The bright twang of country guitar is as much a part of country music as are lyrics about being drunk, a cheating wife, and a broken down pickup truck. Country music is as American as music can be (though don't tell Albert Lee), and relies heavily on both acoustic and electric guitars as standard equipment. Though country music used to be the exclusive domain of the south, the popularity of this music has extended well past geographic domains. As a result, country-based guitar techniques - from banjo rolls to chickin' pickin' - have influenced a number of guitarists, country and non-country alike.
Although some ill-informed critics often associate country-style guitar playing with "lazy strumming" and chords not moved past the third fret, the techniques demanded by country music is more diverse than some would think at first. To master country-style guitar, one has to be proficient in a wide range of techniques, including single string technique, finger-style, hybrid picking (i.e. "chickin' pickin'"), as well as steel guitar emulation. Pioneers and virtuosos in the world of country music who have mastered some or all of these techniques include such diverse talents as Merle Travis, Chet Atkins, Roy Clark, Les Paul, Jerry Reed, Albert Lee, and Brad Paisley.
In much of today's country music, the traditional boundaries between musical genres have become blurred, so much so that at times it can be difficult to tell the difference between country music and pop or even rock music. Guitarists such as Johnny Hiland move between country, rock, and blues guitar with ease. Other guitarists such as the late Danny Gatton and Clint Strong play jazz and country equally well.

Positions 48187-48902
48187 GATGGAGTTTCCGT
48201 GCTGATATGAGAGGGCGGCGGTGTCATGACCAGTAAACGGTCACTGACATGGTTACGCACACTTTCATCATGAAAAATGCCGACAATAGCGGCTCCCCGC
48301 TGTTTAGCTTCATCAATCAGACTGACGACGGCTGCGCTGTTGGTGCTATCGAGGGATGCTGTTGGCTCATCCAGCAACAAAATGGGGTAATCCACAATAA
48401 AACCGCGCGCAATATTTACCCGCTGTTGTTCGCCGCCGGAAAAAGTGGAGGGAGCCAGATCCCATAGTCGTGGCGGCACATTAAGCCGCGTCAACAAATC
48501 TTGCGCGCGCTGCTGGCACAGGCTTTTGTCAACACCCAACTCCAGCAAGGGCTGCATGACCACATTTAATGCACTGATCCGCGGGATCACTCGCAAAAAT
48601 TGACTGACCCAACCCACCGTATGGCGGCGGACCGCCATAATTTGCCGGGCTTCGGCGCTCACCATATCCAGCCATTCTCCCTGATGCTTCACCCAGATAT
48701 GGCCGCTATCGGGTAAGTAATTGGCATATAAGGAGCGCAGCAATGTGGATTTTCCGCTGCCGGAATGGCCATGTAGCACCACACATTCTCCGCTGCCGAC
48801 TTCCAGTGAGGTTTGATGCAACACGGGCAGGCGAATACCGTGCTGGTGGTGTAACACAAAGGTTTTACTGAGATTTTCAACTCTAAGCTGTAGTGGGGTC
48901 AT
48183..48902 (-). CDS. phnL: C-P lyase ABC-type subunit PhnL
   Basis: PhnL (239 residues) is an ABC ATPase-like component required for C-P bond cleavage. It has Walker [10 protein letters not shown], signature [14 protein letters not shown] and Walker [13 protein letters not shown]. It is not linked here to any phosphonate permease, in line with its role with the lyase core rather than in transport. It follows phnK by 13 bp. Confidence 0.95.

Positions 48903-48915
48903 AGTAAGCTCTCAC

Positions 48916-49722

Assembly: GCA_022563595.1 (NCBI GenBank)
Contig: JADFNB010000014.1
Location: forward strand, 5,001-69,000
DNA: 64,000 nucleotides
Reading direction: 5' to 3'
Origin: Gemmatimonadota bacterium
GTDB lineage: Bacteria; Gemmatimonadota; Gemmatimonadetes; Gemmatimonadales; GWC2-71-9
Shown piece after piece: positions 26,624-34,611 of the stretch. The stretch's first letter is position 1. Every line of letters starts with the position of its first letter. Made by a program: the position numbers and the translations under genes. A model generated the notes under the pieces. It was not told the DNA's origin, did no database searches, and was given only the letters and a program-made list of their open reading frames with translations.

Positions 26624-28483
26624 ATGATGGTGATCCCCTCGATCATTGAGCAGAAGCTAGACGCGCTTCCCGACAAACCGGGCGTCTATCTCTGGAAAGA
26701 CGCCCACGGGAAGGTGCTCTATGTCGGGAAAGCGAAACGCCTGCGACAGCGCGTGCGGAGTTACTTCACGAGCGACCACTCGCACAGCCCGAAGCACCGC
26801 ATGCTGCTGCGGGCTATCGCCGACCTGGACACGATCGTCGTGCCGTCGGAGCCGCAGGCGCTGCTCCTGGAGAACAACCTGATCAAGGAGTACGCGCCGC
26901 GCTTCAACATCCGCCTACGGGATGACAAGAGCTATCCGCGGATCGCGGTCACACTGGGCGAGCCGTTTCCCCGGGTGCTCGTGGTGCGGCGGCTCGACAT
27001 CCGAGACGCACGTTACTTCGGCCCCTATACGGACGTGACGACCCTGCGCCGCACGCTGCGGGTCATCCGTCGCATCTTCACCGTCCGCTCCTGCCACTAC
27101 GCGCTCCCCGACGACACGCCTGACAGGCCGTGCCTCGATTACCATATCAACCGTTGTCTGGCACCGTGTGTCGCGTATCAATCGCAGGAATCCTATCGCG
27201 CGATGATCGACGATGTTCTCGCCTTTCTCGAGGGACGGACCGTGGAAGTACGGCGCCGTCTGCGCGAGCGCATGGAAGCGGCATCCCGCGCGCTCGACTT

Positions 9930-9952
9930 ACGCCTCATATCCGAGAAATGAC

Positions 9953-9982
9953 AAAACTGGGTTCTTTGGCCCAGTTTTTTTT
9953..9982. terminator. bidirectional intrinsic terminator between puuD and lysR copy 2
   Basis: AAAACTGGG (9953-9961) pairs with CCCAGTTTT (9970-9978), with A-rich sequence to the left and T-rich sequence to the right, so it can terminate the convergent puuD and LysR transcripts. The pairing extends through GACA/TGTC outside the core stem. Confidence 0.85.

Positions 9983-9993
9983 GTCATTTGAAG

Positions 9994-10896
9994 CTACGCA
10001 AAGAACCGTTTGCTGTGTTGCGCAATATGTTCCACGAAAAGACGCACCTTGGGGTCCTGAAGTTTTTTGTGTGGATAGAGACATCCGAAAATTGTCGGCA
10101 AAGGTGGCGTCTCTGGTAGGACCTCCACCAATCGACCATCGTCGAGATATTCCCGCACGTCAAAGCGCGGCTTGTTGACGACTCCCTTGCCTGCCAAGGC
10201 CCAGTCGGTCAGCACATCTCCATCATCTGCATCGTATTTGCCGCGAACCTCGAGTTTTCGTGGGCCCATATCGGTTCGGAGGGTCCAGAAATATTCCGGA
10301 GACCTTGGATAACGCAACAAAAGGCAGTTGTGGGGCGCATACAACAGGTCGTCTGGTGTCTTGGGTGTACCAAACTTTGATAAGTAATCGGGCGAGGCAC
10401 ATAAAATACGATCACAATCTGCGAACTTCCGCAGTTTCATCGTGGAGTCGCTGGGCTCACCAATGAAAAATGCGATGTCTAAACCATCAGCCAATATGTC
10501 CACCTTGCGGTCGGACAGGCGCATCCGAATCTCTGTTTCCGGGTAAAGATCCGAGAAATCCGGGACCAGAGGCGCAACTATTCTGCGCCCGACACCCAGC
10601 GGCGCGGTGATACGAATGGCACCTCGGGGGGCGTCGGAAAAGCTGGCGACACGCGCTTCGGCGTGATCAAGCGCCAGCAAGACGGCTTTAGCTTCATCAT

Both acoustic and electric guitars are common in both traditional and modern country music, though acoustics are generally used for rhythm support while electrics are used for soloing and fills, as well as rhythm. Although country music isn't known for producing guitar "shredders," players such as Johnny Hiland and Brad Paisley can burn with the best of them.
Please explore our section on country-style guitar further where you'll find recommended listening, books, free lessons, and equipment recommendations on how to get the "right" country sound, whether your instrument of choice is a Fender Telecaster through a Dr. Z Combo or a Gibson Les Paul through a Fender Twin Reverb.
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